Tim Nhlazane works as an Educational Assistant during the day, but on the silver screen his students might spot him exchanging lines with stars like Christopher Walken or leading ladies like Amanda Schull.
He started his career in film as a background performer, but today Tim plays several valuable roles in Manitoba’s film industry. He books gigs as a principal actor in major productions and takes on the role of union councillor at ACTRA Manitoba.
There, he is also co-chair of the Diversity and Inclusivity Committee that’s spearheading the BIPOC Performers Training Initiative in partnership with FTM.
As an actor, his latest success was in the Hallmark movie Project Christmas Wish. He played Cullen, an awkward Christmas tree salesman desperately seeking advice from the protagonist, Lucy (Amanda Schull), on how to make a wedding proposal to his girlfriend more romantic.
Tim’s other principal roles include an African Delegate in Percy, starring Christopher Walken, plus you can spot him in the cult hit series Todd and the Book of Evil that aired on the Space Network from 2010-2012.
How and when did you start out in the media production industry?
I started as a background performer in a movie shot here in Winnipeg called Category 7: The End of the World in 2005. I was earning my degree in Theatre and Film from the University of Winnipeg at the time so that instruction gave me the tools to pursue acting for film and television properly. I forget which background casting agency I booked that role with, but I had submitted my headshot and resume to Kari Casting, Next Casting, and the only acting casting director at the time, Jim Heber, earlier that year.
Which area of the film industry do you work in now and why?
I work as an actor. I really enjoy the process of crawling into the skin of another human being. I love getting to the point in my preparation for a role where the character plays me instead of me playing the character.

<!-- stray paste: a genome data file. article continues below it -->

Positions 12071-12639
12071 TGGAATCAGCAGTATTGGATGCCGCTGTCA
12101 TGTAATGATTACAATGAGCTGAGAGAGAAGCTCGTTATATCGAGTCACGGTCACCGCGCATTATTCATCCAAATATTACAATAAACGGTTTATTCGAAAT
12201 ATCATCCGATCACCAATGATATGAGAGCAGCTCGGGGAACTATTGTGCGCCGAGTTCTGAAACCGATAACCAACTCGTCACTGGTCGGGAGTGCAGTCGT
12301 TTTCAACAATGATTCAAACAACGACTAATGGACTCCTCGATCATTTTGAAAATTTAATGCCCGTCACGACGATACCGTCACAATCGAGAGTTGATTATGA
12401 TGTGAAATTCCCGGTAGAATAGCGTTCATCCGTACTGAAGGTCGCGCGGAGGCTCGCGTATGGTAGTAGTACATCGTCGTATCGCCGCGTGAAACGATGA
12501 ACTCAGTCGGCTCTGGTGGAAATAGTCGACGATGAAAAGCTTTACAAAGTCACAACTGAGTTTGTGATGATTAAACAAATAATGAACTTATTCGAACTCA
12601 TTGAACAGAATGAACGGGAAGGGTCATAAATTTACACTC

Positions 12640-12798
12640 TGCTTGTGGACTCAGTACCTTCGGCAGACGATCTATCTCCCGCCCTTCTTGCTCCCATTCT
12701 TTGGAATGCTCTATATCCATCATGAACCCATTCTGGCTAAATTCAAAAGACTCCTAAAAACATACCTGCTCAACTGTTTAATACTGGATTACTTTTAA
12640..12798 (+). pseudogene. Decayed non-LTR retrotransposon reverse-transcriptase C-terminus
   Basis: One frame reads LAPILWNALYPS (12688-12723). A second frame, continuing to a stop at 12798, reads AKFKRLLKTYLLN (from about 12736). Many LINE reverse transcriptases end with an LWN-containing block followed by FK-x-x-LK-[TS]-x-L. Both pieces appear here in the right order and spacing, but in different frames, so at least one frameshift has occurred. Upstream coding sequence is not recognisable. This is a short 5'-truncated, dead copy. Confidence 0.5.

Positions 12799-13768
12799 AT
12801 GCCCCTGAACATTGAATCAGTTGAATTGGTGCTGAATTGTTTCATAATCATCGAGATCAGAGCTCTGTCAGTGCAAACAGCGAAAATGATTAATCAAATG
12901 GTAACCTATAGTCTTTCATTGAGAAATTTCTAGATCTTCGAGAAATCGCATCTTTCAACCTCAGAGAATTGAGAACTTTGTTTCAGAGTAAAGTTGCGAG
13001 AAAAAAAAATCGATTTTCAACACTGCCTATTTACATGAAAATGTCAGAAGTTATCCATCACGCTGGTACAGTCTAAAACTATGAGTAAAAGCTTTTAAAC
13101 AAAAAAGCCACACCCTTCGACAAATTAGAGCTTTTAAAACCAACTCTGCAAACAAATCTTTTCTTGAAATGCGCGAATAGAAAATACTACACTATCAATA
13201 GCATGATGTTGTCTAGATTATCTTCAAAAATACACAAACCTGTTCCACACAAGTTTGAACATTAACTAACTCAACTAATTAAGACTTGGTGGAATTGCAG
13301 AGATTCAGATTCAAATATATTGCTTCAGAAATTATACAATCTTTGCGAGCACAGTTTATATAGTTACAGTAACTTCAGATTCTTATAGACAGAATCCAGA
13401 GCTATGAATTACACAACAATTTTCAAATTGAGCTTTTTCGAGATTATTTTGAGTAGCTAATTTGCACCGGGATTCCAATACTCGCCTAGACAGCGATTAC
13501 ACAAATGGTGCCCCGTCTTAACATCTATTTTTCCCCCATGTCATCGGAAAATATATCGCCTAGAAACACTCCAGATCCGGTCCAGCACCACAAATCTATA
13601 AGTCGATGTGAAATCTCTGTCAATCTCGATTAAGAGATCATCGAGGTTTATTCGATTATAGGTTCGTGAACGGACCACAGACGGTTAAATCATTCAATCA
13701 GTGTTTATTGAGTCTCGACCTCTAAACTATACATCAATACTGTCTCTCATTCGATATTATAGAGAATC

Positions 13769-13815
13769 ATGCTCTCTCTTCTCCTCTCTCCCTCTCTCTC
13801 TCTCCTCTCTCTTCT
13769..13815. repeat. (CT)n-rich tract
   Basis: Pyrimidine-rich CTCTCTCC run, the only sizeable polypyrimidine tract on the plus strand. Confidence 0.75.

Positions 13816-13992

What has been a substantial change in the industry since you started?
The amount of projects that are in production on a yearly basis in the province. When I started doing background work there was only maybe three productions shooting in Manitoba every year. In the past few years I’ve seen three productions shooting at the same time while others are prepping to go to camera in the next month or so. The provincial tax credit has been such a massive benefit for everyone involved in the Manitoba film industry.
If you could give your past self advice, what would it be?
I would tell myself to have better preparation when it comes to auditioning. When I started reading sides back in the day I just didn’t give myself enough time to prepare the material so that I would be fluid in the room. As a young actor, sometimes you think you have it down but once you get in the room with the casting director, director, producer, the reader, and camera operator that plan can go out the window very quickly due to nerves. Over preparation is always the best defense against those nerves.